I did remove all the foam from one side and some from the other in my middle seat. There was a block on either side of the live well. I plan to put foam under the floor when replace it and have a foam block in the front when I redo the front deck. That middle seat is a ton of storage space.

I may even try to insulate the livewell to make a fish box. I usually use a flowtroll bucket if I fish live bait.

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SaltyBuckster
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Resurrecting a 1652 MonArk

Post by SaltyBuckster » 28 Nov 2010, 20:21

That's a great boat !!Took me two weeks to get all the carpet glue out of mine with a wire wheel.Glad that I did it though.Have fun,I am with mine.I'm thinking of cutting my center bench and making it a walk through.Then closeing off the ends a foot on each side and filling them up with new foam.
"Panfish Slayer" and the occasional "Green Carp"
My 14' Flat Bottom Project!

Sea Nymph Striper CC-191 (Reborn)

DaveInGA
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Resurrecting a 1652 MonArk

Post by DaveInGA » 29 Nov 2010, 09:19

Looks like you got a good start going there. Love to see a tin that's resurrected.

If you are still having carpet glue removal issues, check out my build. There's some information there on carpet glue removal that'll save you a lot of labor.

Have fun. :D
Dave In Georgia
My Bass Tracker Tournament V-17 Restoration/Mod: http://www.tinboats.net/forum/viewtopic ... 21&t=15343

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lbursell
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Resurrecting a 1652 MonArk

Post by lbursell » 11 Dec 2010, 18:23

OK – The trailer is in the garage and its time to start the tear-down process. This is a 1982 Highlander trailer made in Fort Worth, Texas by Fuqua Industries. Apparently, they’re not in business anymore, so now you know as much about the trailer as I do. I didn’t get a full length picture of the entire trailer, but we’ll start at the front and work our way back to give an idea of what we’re working with.

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You can see that rust is starting to get a good hold on pretty much everything. That’s why I decided to go ahead with an entire trailer re-build and paint.

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A new winch and new trailer jack are on order from Great Lakes Skipper.

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Everything made from wood will be replaced with the vinyl decking material. I’ve got a couple of ideas about how to counter the flexibility and reinforce it for strength and rigidity. I’ll be the guinea pig for everyone else and see if it can be made to work.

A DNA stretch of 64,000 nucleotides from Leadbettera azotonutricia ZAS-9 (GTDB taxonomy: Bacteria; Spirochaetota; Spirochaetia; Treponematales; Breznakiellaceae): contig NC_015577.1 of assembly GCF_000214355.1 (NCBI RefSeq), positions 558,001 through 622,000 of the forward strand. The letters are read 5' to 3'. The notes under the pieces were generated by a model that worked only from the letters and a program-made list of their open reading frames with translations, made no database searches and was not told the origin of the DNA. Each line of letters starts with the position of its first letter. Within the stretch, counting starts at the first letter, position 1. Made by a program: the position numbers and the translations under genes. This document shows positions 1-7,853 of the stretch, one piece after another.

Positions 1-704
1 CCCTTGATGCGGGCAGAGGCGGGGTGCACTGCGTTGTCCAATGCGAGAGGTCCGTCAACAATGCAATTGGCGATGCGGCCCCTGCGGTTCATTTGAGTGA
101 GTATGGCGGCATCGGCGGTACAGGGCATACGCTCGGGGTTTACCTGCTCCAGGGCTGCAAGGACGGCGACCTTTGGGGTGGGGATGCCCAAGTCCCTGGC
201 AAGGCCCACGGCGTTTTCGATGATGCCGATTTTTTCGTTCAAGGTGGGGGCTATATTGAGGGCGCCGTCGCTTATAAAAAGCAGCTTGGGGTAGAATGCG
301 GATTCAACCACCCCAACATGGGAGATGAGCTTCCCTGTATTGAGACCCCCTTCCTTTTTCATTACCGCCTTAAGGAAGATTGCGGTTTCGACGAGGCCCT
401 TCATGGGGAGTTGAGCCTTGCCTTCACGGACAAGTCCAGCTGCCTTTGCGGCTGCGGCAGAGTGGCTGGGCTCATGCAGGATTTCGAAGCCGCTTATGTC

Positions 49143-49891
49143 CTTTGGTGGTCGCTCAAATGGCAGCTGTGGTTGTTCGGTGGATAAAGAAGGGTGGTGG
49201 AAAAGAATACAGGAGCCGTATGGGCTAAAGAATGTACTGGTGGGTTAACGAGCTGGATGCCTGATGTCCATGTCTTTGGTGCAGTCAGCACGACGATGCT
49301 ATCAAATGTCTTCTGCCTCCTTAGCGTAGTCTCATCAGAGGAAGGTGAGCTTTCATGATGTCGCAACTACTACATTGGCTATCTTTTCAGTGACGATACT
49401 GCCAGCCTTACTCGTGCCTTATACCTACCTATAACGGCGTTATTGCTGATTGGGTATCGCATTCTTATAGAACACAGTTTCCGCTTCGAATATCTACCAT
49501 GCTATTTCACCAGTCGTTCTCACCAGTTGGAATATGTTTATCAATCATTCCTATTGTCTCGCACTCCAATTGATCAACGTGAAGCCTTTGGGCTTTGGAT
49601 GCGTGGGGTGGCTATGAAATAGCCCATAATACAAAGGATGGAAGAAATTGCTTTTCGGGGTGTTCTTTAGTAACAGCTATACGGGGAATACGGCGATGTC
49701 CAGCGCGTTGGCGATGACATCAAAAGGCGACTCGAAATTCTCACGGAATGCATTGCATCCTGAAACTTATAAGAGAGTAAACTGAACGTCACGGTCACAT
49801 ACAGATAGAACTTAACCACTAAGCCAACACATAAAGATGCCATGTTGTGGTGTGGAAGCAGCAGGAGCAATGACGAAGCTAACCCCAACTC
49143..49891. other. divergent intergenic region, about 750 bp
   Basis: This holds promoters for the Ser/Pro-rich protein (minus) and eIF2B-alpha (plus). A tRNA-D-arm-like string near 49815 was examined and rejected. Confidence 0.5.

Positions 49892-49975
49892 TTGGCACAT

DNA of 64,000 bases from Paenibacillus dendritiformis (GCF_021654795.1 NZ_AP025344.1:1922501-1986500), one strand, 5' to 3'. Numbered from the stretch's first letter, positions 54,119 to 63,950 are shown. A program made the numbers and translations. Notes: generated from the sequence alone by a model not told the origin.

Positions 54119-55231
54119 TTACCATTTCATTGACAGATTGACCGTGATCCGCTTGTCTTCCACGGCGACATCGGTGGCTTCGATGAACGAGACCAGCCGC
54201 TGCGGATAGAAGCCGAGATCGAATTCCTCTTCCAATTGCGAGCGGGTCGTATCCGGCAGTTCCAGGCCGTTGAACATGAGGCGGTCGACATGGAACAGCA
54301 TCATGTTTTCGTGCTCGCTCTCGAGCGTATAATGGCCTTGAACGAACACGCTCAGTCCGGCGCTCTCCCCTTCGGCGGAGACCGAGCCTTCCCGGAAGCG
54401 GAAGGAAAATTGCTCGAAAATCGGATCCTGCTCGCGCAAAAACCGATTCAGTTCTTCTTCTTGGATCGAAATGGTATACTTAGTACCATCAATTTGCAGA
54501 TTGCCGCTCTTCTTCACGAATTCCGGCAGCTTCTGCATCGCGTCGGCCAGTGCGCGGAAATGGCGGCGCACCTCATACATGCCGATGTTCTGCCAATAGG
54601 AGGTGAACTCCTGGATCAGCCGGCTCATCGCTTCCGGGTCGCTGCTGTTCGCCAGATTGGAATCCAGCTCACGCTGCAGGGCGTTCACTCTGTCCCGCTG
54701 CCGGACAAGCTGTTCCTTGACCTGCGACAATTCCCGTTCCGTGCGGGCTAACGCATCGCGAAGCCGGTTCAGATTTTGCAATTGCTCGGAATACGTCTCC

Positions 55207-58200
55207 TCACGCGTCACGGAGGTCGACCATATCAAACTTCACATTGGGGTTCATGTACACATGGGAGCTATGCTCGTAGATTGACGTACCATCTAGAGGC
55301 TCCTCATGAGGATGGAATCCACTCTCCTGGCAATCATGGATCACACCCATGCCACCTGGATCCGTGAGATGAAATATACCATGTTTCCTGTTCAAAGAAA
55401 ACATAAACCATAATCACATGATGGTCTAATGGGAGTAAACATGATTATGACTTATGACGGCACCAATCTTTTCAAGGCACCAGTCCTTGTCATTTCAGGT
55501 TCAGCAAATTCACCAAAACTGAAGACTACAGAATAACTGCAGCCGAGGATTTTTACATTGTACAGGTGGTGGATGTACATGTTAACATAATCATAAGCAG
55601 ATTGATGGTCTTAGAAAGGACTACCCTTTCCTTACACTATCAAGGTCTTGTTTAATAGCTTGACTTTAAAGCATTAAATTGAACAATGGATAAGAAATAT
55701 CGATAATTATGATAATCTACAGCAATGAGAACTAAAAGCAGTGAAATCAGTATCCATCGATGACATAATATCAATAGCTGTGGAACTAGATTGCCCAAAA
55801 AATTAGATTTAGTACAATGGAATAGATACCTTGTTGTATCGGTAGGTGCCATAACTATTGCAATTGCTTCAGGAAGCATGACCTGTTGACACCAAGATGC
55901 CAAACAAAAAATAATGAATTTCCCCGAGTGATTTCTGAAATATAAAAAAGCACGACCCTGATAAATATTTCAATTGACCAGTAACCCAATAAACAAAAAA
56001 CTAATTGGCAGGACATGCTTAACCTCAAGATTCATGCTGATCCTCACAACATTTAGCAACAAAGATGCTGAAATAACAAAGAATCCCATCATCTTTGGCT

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The roller brackets are going away and not coming back.

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The guide-ons worked flawlessly before and there’s no reason not go ahead and re-use them. They will also get a fresh coat of paint just to freshen up the look.

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This is what a bunk bracket looks like after several years of being dunked in and out of salt water. All of the bunk brackets and associated hardware will be replaced.

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Putting that shiny new hitch latch up there was like just getting a taste of what could be done here.

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Winch and jack coming off.

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Dropping the tongue out of the frame.

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Thanks to lckstckn2smknbrrls for the advice on the white lithium grease. I had no idea what it was.

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Years of salt water immersion did a real number on the nuts and bolts. There were three ways of getting them off. #1 – Holding with a vise wrench on one side and a box end wrench on the other and unscrewing them apart in the normal way. That worked for about twenty percent of them. The other eighty percent split about evenly between:

#2 – The bolt just sheared off and
#3 – Getting out the dremel tool with a cutting head and cutting as deep as I could into the nut. Then, I’d take a hammer and cold chisel and split the nut the rest of the way. Technique #2 was by far the easiest of the three.

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Trailer completely disassembled and all hardware off.

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I originally wanted to try to save the fender decals, but decided later that if I wanted them back, it would be easier, and probably better looking, to just get replacement decals. Even though it’s a galvanized trailer, you can see where the rust is getting a foothold below the decals. Another reason to go ahead and paint.

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The entire trailer frame is disassembled and put out of the way on sawhorses.